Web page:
A miscarriage can happen gradually or suddenly, and in some cases, you may not be aware it is occurring.
When your doctor diagnoses a miscarriage, it can be scary and sad. You may wonder how long it takes until it is all over. The passing of pregnancy tissue can take anywhere from a few days to four weeks. During this time, your body is working to pass the pregnancy tissue. If it cannot expel all the tissue, treatment may be necessary.
What Happens During a Miscarriage?
A miscarriage can begin with symptoms such as vaginal bleeding and cramping. Alternatively, your doctor may find via ultrasound that your embryo no longer has a heartbeat, or they can find only an empty sac. If you have symptoms of miscarriage and the process appears to be progressing normally, your doctor will likely prescribe expectant management. This type of treatment is a "wait and see" approach. Your body will work to pass the pregnancy tissue through cramping, which is very similar to contractions.
You may require medical intervention if you have heavy bleeding, are at risk of an infection, or your body is not actively working to pass the pregnancy tissue. Sometimes, a woman may wish to speed up the process through medical intervention. Usually, the intervention will be either medicine or a surgical procedure.
Misoprostol, also known as Cytotec, can assist a woman with miscarrying at home. It stimulates uterine contractions to pass the tissue. The surgical intervention usually performed is called a dilatation and curettage (D&C), in which your doctor will remove the tissue. Afterwards, you will likely be able to go home the same day. Depending on the treatment prescribed and the type of miscarriage, how long the process lasts can vary.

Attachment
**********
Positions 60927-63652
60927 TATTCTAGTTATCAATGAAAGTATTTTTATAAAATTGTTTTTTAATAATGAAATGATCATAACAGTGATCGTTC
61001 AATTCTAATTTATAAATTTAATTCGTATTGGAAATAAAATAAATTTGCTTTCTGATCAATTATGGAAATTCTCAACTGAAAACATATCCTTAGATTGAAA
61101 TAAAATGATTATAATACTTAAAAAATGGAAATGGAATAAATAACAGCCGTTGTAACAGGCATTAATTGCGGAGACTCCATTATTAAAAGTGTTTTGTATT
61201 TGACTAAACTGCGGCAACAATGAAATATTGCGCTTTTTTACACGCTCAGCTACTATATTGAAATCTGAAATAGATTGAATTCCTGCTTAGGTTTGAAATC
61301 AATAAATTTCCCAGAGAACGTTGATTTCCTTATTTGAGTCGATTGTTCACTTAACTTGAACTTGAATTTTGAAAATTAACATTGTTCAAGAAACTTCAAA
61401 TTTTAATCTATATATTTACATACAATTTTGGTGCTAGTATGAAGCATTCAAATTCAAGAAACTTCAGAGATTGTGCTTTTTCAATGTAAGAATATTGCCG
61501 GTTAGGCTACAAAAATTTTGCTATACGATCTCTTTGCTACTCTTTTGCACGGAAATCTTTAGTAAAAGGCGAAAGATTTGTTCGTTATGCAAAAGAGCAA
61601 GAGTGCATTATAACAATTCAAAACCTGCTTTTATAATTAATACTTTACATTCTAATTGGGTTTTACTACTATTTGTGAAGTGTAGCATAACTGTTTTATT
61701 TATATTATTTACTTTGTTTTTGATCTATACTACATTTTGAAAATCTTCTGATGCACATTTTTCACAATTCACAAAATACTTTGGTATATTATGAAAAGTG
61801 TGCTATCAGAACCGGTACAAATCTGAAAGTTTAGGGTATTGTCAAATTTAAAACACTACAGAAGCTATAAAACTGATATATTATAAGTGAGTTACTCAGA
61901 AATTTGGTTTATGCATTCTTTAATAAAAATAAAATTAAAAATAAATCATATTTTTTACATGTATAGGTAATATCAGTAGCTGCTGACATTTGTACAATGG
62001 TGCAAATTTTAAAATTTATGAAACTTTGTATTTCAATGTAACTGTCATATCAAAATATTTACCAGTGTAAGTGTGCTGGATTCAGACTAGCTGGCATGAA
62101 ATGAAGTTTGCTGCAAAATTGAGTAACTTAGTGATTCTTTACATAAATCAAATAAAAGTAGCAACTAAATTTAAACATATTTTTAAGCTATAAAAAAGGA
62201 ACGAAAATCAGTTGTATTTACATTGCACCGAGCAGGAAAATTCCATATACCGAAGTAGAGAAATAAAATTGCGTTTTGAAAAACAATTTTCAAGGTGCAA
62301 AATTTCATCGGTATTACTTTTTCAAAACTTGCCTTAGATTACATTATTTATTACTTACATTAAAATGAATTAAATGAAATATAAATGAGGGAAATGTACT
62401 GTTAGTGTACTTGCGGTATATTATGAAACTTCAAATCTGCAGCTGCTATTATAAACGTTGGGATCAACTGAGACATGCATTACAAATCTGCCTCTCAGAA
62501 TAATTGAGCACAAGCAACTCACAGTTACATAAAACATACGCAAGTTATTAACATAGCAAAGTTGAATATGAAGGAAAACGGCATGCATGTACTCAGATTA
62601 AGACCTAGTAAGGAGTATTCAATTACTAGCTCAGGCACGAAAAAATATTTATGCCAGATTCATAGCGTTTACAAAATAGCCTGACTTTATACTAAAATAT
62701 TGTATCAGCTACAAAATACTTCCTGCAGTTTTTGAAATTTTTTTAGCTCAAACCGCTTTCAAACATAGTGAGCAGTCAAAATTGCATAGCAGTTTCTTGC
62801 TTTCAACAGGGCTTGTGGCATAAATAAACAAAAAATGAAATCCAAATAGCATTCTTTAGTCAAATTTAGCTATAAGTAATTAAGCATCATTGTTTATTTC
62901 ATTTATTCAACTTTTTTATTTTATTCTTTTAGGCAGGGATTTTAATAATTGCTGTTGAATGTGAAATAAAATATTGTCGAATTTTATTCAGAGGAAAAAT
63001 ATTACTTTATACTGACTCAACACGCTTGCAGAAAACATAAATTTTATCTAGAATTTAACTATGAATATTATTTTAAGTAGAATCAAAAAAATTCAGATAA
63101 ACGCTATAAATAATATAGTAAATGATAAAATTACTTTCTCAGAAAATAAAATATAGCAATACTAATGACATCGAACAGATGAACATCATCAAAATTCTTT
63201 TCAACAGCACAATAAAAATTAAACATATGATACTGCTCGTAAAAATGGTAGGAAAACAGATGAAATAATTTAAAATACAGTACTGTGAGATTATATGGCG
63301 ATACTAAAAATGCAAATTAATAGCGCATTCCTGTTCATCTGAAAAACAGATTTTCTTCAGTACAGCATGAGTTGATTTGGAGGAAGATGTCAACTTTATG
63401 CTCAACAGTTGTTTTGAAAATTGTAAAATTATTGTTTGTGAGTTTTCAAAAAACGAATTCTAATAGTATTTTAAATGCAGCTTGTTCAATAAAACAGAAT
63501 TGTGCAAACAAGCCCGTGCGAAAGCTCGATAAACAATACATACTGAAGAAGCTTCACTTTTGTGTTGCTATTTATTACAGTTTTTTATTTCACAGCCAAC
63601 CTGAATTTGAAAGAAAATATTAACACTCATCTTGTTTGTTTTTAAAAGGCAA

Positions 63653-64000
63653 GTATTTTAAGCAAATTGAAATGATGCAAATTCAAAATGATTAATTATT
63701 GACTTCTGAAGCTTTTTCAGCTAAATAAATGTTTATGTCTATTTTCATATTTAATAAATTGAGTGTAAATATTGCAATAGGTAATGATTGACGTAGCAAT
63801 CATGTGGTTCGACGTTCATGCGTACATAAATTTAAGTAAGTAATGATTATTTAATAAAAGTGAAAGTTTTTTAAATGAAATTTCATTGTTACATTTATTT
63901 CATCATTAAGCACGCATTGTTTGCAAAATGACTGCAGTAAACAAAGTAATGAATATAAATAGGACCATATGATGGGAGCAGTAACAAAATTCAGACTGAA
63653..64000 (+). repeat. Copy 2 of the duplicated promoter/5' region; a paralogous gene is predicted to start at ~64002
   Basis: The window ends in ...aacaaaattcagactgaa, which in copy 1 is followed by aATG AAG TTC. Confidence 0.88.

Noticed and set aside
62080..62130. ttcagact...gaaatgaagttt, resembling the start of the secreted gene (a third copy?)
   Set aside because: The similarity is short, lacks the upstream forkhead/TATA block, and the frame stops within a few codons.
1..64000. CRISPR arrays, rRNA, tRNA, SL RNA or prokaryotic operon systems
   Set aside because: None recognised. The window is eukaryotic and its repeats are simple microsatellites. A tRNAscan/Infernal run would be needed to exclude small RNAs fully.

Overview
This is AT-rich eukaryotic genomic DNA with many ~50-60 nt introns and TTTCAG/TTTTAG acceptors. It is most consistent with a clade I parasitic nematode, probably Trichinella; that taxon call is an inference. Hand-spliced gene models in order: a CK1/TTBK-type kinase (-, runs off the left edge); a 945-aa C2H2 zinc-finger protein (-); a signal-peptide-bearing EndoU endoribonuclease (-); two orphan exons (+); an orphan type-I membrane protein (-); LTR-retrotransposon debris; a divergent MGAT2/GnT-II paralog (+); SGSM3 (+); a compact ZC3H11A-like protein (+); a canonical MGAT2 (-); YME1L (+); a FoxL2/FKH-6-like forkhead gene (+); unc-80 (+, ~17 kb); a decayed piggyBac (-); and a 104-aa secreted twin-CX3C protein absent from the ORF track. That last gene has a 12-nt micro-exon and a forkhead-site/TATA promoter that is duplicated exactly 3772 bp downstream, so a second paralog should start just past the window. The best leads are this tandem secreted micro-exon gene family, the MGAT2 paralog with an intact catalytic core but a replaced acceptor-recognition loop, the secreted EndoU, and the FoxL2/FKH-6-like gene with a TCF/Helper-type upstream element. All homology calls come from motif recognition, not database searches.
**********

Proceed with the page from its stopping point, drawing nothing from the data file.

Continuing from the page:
How Long Does a Miscarriage Last?
A miscarriage is complete when the embryo or baby, pregnancy sac, and placenta have been passed. A very early miscarriage can only last a few hours. For some women, the miscarrying process can take a few days, while others can experience miscarriage symptoms for weeks. However, the passing of the tissue and heavy bleeding usually takes around 3 to 5 hours. The further along you are in your pregnancy, the more pronounced the bleeding and pain will likely be. Once the bleeding and pain have ceased, your miscarriage is likely over. Usually, your doctor will confirm that your uterus is clear via an ultrasound.
In the case of medically treated miscarriages, it will likely only last a few days. Surgical treatment of miscarriage means that it is over immediately after the procedure.
However, emotional symptoms can remain even though symptoms have subsided and tissue has passed.
After the Miscarriage
After a miscarriage, you may experience light bleeding and minor cramping. It will generally taper off within a couple of weeks. Pregnancy symptoms like morning sickness and breast tenderness will gradually fade as your hormone levels return to normal. Some women can see a return of their period within four to six weeks. Although for many women, it can take much longer for their periods to regulate and their hormones to balance.